Some comfort food is questionable

Now that football season is over, there’s not a whole lot of good TV to watch on the weekends. Yeah, there’s the XFL, but comparing it to the NFL is like comparing a gecko to Godzilla. The XFL excites me about as much as watching the video footage of my last colonoscopy. Since there is no football to watch, as dictated by our wedding vows, my wife gets custody of the TV remote during this time of year, except during the NFL draft, of course.

My wife likes to watch cable channels that lie dormant in our household between August and mid-February. HGTV, Bravo, the Food Network and some channel that shows graphic surgeries on ugly feet, hideous lumps and humongous human beings have caused that gluteal indentation in the seat cushion of my recliner to disappear. My wife has discovered that by watching Hoarders, the trash gets taken out and her car gets washed.

There are some interesting programs on the Food Network that I’ll watch with my wife, but I get irritated to hear diners talk about their meal as “comfort food.” I just can’t grasp this terminology, although my tolerant wife has tried explaining it to me. If I am hungry enough, pert near any vittles would be comfort food to me, unless it has a lot of dairy in it. Being lactose intolerant, there’s little comfort in driving home from the restaurant when those cheese enchiladas are creating enough gas to fill the Goodyear blimp.

I have asked my wife what constitutes a meal as “comfort food.” She explained for the umpteenth time that it can be food you enjoyed eating as a child, and tasting it again brings back pleasant, comfortable feelings. My grandmother made the absolute best enchiladas, and as a kid, I often ate more than any human should ever consume. Nowadays, I still love enchiladas, but too much queso will cause me to relive a blast from the past.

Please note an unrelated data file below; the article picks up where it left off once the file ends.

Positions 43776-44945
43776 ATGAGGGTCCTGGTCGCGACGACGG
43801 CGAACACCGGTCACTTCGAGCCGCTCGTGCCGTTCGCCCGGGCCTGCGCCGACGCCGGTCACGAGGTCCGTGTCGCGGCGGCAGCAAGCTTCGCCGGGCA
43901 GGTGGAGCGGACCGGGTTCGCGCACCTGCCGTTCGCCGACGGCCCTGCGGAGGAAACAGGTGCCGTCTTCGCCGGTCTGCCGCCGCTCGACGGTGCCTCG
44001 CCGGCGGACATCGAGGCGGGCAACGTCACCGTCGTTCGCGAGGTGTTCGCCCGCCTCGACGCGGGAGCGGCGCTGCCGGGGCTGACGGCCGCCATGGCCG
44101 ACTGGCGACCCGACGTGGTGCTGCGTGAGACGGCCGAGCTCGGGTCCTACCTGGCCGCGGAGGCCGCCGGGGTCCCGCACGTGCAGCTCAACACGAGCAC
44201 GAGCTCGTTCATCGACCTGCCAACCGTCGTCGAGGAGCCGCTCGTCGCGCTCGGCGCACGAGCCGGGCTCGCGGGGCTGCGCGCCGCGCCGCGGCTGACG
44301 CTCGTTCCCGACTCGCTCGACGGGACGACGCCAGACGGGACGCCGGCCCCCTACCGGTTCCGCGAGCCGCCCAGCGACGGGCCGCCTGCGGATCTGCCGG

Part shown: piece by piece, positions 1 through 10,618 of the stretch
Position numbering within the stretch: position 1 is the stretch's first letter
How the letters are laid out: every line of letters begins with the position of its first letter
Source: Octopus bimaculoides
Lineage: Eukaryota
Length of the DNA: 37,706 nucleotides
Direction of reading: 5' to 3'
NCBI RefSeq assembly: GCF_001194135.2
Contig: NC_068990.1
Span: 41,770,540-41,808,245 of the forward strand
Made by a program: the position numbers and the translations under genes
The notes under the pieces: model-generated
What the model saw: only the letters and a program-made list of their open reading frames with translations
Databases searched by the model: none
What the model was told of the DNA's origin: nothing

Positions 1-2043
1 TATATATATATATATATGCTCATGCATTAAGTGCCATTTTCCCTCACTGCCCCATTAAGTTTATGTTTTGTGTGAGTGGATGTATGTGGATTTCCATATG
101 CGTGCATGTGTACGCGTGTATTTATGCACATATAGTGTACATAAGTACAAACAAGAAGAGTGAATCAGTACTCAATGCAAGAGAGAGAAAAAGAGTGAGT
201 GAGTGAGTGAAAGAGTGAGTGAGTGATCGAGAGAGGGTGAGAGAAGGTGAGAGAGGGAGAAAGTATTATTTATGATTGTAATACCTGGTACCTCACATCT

I can understand labeling certain meals as “comfort food.” Like a pot roast with potatoes and green beans. Or a chicken-fried steak with mashed taters and collard greens. But on some of these Food Network programs, a diner will eat some nasty concoction with nary a morsel of beef or pork and call it “comfort food.” How can some sautéed dandelions and grilled cauliflower be comfortable when your stomach is growling like pit bull during a prostate examination?

Speaking of grilling veggies, last night, Guy Fieri watched some chef grill up a “cauliflower steak” and plop it on something that looked like a coughed-up hairball. How can you call a chunk of cauliflower a steak? According to Mr. Webster, a steak is a thick slice of beef or other type of meat. Not a single mention of any vegetable or some abomination created by a vegan in a lab coat. As a rancher and a carnivore, I’m thinking of filing a slander suit against that scrawny chef.

Personally, I can think of numerous meals that I could call “comfort food.” Fried chicken, pork chops, beef fajitas, a juicy rib-eye steak or a platter of fried catfish would provide me with a ton of comfort. A pizza and cold beer would supply hours of comfort to me. Some Chinese food might be considered as comfort food, but after an hour, I’d have to go searching the fridge for a little more reassurance. Is there a limit to how many foods can be labeled as “comfort food”?

Dang, all this talk about food has my stomach talking like a politician during early voting. And with this dreary weather we’re having today, I might need some extra comfort. I just hope we have enough mustard for two corn dogs.

Clint Younts can really eat – enchiladas, steak – as long as there is meat involved. He draws the line at those nasty feral hogs, though. They aren’t good for anything, except feeding coyotes.

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